Understanding obsessive compulsive disorder
Most people have heard of the condition called OCD. Actually it is currently ‘in vogue’ to call your neat perfectionist behaviour “my OCD” which is somewhat very irritating and discounting to genuine affected sufferers, because the reality is far more disturbing and disabling.
Obsessive compulsive disorder (OCD) is not obsessive compulsive personality disorder (OCPD)
Explaining the difference:
The way to work out if you are experiencing OCD or OCPD is to ask yourself, am I doing my compulsive behaviour out of fear that something terrible may happen if I don’t implement the compulsion, or am I conducting my behaviour as result of feeling in control and this suits my personality which results in getting satisfaction from it. People with OCD absolutely hate their rituals and compulsions and feel powerless and controlled by them. So the bottom line question is: Are your compulsions a 'have to' or a 'preference'? If it’s a preference and gives you fulfilment then it is OCPD.
So what is the truth regarding OCD?
"OCD is a genetically inherited neuro-psychiatric condition. It is caused by overactive brain circuits in the error detection part of the brain that sits right over the eye sockets". (Jeffrey M. Schwartz, M.D. is an American psychiatrist and researcher in the field of neuroplasticity and its application to obsessive-compulsive disorder.)
The DSM V have reclassified the condition and it is no longer known as an anxiety disorder, the new criterion is classified under obsessive compulsive and related disorders, Including: Obsessive compulsive disorder, body dysmorphic disorder, hoarding disorder, trichotillomania (hair pulling disorder) and excoriation (skin picking) disorder.
Although, anxiety often accompanies OCD, but it is a symptom of the condition not the cause.
The very nature of OCD is very distressing and exhausting and often sufferers experience depression.
Although anxiety and depression are symptoms of the condition, it can sometimes co-exist with other mental disorders such as clinical depression, generalised anxiety disorder, bipolar, eating disorders, schizophrenia and autistic spectrum disorders, Tourette’s syndrome and obsessive compulsive personality disorder.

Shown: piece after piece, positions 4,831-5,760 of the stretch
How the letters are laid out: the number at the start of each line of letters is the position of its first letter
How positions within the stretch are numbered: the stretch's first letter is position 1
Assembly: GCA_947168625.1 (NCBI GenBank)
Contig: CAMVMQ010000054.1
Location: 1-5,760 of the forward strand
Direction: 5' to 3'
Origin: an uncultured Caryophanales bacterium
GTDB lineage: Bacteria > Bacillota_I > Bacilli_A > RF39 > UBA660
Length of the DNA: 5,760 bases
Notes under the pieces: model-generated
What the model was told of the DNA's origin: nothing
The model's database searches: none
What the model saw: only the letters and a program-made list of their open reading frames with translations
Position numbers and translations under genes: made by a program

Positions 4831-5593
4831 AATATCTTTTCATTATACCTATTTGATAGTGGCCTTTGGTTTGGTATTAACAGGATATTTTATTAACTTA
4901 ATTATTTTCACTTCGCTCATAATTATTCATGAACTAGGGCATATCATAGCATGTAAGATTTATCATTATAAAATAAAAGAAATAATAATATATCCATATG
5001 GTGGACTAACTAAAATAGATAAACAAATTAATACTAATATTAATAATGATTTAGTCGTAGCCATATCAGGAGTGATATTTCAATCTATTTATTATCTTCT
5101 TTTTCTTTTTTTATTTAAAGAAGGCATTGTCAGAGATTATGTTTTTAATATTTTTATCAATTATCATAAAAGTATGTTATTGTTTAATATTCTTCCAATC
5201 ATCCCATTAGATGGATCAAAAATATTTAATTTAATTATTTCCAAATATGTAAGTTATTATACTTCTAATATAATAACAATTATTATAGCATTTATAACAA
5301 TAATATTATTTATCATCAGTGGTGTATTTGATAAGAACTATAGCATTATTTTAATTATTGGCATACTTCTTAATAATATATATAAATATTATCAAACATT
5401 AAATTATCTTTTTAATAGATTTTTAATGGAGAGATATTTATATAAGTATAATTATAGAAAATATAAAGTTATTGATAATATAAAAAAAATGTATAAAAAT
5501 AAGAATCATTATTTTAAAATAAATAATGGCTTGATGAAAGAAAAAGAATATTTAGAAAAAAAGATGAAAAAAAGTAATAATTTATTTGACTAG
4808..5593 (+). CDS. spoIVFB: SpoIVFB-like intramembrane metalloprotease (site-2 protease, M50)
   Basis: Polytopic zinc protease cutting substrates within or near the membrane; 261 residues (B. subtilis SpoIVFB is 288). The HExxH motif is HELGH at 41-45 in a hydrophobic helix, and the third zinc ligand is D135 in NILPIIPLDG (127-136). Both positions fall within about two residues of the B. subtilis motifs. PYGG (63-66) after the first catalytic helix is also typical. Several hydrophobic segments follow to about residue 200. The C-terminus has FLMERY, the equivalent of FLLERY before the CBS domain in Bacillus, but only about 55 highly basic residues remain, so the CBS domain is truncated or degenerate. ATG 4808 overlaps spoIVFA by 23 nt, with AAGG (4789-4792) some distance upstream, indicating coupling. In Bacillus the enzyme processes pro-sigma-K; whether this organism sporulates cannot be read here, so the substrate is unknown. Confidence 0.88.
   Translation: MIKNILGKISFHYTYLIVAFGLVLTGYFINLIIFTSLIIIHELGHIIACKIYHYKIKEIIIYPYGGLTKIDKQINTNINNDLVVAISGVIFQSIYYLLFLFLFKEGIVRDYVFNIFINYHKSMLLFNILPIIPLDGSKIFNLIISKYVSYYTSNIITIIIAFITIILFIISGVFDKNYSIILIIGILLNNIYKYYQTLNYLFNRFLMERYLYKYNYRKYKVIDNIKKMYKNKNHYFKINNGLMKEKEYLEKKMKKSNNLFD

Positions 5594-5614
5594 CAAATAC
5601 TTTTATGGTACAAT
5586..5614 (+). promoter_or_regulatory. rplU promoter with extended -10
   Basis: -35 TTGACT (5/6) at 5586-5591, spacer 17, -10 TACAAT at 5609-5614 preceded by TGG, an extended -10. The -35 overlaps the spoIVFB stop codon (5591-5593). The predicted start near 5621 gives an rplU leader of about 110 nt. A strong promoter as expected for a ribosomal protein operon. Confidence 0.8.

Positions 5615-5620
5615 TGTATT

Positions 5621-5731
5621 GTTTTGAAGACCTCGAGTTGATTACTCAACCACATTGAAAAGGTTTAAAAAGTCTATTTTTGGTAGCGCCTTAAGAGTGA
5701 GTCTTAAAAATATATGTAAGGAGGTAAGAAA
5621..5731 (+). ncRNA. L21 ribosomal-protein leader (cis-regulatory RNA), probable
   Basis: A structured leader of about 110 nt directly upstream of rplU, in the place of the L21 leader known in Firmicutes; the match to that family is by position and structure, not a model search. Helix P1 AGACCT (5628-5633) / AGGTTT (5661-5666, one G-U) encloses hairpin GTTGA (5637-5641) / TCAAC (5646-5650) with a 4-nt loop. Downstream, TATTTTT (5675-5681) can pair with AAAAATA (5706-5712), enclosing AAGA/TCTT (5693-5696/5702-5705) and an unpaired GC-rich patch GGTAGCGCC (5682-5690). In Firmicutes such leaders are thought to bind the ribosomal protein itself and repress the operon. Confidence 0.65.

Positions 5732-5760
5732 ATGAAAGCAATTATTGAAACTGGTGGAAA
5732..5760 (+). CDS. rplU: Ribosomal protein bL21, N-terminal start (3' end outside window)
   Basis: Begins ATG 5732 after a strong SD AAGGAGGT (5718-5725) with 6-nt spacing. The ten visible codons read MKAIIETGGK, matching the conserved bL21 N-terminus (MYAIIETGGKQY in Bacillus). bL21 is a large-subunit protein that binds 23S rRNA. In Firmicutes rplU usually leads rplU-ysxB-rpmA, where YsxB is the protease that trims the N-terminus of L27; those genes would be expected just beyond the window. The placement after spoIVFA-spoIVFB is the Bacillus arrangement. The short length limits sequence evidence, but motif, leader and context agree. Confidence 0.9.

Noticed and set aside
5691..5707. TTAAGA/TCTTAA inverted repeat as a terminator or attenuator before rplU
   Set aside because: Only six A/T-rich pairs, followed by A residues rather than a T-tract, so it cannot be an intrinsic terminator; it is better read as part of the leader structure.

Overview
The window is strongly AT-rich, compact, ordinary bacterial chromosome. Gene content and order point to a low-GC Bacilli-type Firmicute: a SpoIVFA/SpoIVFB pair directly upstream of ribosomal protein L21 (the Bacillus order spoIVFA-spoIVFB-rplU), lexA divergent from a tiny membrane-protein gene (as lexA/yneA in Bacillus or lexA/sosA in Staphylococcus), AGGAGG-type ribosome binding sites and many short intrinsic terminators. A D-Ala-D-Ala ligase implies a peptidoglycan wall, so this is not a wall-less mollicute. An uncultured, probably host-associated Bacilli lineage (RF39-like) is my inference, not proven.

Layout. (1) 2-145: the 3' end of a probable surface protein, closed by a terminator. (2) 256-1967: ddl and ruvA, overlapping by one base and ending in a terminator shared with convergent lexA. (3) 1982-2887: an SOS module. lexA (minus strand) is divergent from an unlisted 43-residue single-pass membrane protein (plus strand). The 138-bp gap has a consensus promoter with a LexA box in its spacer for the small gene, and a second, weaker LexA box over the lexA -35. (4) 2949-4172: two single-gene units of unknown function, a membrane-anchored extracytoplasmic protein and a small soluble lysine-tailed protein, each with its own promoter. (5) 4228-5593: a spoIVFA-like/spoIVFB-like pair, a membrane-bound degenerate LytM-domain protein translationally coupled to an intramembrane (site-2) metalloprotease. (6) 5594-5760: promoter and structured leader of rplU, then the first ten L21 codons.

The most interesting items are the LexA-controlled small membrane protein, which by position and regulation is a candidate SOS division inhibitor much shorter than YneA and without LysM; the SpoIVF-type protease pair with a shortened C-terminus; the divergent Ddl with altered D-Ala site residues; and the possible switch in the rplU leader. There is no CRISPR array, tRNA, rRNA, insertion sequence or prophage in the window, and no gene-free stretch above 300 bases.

OCD causes distressing and debilitating behaviours that can consume many hours of a day. It can quickly morph and change in terms of content and appearance. Stress, pressure, illness, trauma, tiredness, boredom are all triggers that can exasperate the condition. Please note these are triggers of the condition not causes.
The onslaught of OCD generally starts after a stressful life event. Other triggers are hormones, childbirth, illness, Streptococci throat infection and Lyme disease. It is important to realise these are not causes of OCD but are the sparks which switch on the biological genetics.
When treating OCD you and the therapist are treating the symptom not the cause. Although, cognitive reframing around possible triggers may be part of the therapeutic treatment.
The very content of OCD is multifaceted and is unique to each individual person. There are various themes of OCD but the one common denominator is the distressing process of the condition. It’s the worry of the unknown if you don’t perform the ritual which keeps the sufferer in the constant loop of fear. This worry is often accompanied by intense anxiety, fear and dread. The compulsion is implemented to reduce, eliminate or neutralise the associated stress. Unfortunately the compulsions only provide short term relief and over time have become so intrinsic to the fear that it develops into an autopilot coping mechanism.
All of the above is very distressing and debilitating. But there is good news. OCD is a treatable and manageable condition and it is possible to gain full control over the disorder. The sooner you receive effective therapeutic support, the better. Like any behaviour the longer it goes on the harder it is to break. Cognitive behaviour therapy (CBT) along with exposure response prevention (ERP) is the type of therapy recommended by the NICE guidelines. There are many practitioners qualified in CBT and understand OCD. Don’t be ashamed by your illness and don’t keep it a secret. The sooner you reach out for help, the sooner you will be on the road to recovery.
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